Blood flow restricted (BFR) rehabilitation is the brief and intermittent occlusion of the blood flow in veins using a tourniquet while exercising. Using this technique you can exercise with significantly lighter weight while still creating a hypertrophy (growth) and strength response. Traditionally to get hypertrophy and a strength response in your muscles you would need to lift a heavy load.
The goal is to reduce just enough blood flow to create positive changes. However the amount of pressure used varies between individuals. The size of your limb, density of the soft tissue in your limb, blood pressure, placement of the tourniquet, and width of the tourniquet, all must be taken into account when determining your personalized pressure. Your healthcare provider will utilize a specialized tourniquet system built with a monitor to account for these variables. Additionally, your healthcare provider will discuss potential contraindications to this treatment with you to determine if you are a candidate.
Once your personalized pressure is determined you will begin specific exercises based on your rehabilitation plan. Even though you are lifting a light weight your muscles will begin to feel like it is working very hard. This feeling In your muscle is the buildup of lactate and is the desired response of this training. It is important that you complete the total number of sets and repetitions prescribed by your healthcare provider in order to maximize this response. You may also begin to sweat and feel your heart rate rise similar to what you experience during a heavy workout. This is common and expected.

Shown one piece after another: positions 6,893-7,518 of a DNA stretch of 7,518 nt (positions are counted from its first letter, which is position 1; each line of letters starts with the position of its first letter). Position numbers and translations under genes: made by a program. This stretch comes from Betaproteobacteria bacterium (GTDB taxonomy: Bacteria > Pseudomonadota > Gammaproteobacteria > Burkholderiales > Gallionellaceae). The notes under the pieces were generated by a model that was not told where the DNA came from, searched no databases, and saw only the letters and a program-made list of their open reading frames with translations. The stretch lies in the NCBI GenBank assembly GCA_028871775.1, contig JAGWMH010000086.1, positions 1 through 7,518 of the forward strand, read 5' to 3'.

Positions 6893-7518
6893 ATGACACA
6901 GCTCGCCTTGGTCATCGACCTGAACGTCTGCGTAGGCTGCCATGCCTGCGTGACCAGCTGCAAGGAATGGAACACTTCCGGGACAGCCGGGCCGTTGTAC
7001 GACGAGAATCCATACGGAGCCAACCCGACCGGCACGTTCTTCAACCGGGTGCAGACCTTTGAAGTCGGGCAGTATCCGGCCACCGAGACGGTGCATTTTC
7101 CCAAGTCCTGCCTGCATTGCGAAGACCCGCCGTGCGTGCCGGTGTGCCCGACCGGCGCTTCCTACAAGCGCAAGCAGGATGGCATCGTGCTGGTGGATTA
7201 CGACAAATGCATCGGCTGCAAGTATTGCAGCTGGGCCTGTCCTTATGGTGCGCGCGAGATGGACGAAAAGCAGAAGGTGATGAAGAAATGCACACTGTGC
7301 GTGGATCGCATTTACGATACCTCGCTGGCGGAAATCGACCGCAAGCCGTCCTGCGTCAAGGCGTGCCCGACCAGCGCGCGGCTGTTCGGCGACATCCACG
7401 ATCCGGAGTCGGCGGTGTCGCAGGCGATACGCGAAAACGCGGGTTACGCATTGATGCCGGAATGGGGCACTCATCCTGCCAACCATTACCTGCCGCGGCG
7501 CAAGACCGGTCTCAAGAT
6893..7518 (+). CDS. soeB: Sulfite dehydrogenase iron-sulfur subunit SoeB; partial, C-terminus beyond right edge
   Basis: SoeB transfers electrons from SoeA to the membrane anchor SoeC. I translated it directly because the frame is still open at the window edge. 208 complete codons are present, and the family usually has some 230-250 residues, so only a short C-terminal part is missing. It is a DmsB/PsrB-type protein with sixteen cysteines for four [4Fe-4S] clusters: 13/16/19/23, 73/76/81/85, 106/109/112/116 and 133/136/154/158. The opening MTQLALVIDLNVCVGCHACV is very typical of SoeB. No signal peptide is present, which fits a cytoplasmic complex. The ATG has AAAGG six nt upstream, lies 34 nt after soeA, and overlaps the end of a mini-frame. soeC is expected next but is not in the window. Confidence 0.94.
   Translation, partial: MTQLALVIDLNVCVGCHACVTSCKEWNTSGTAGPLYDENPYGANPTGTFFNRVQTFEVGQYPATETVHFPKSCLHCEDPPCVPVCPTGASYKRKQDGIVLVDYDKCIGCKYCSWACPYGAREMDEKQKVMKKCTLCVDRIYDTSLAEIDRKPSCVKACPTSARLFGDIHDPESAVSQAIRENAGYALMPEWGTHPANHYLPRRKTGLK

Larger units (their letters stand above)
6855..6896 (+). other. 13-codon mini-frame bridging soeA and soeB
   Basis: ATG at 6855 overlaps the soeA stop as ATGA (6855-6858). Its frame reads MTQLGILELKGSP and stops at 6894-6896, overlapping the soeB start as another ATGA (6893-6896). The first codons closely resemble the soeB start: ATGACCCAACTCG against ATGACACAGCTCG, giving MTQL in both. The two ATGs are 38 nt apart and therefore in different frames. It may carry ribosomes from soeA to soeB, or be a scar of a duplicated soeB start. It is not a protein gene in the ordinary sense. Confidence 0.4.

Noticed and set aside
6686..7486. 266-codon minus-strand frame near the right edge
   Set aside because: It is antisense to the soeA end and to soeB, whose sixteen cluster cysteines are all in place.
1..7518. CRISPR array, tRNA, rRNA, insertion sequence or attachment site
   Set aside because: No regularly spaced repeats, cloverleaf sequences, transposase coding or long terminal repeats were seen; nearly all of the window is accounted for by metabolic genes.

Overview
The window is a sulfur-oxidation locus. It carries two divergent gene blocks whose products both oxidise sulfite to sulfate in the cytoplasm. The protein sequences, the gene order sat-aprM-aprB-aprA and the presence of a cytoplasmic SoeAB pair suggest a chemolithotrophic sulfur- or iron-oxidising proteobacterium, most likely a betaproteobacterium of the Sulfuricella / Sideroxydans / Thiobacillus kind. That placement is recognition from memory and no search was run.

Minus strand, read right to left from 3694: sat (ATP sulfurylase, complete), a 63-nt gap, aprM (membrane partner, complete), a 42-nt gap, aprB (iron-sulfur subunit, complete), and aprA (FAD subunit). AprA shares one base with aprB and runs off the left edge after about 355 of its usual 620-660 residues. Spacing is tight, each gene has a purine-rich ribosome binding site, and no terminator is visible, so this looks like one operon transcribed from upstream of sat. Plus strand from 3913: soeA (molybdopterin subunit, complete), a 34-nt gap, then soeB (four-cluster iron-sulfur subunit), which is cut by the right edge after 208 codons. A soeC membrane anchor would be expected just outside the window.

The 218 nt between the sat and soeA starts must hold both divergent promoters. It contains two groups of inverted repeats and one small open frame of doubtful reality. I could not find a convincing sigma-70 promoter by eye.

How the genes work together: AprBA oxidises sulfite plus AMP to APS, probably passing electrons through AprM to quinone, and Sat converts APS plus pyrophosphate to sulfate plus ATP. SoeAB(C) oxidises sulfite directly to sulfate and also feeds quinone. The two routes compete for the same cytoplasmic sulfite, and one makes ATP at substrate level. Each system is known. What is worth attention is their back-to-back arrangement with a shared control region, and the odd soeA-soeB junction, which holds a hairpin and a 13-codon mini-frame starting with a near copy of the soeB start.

After you have completed your exercise session and you build up sufficient lactate many positive effects can occur. These include an increase in growth hormone and other metabolic muscle growth factors. There will also be an increase in muscle protein synthesis, your muscles’ ability to grow. You should discuss proper nutrition guidelines with your healthcare provider to maximize these effects
Adverse side effects are rare. The most common effects are residual swelling in the limb, a fatigued muscle and possibly some mild soreness. These are transient and usually resolved\ within 24 hours. If you have prolonged swelling, fatigue or soreness, discuss this with your healthcare provider along with any other concerns you may have.
The American College of Sports Medicine states that in order to gain strength, one must lift a load 65% of a 1 rep max, or 65% of a load heavy enough that a person is only able to lift it one time. This is a problem in Physical Therapy. When we see a patient for the first few months after an injury or surgery, typically they are limited to significantly less than 65% of their 1RM. This may be due to . . . Read Me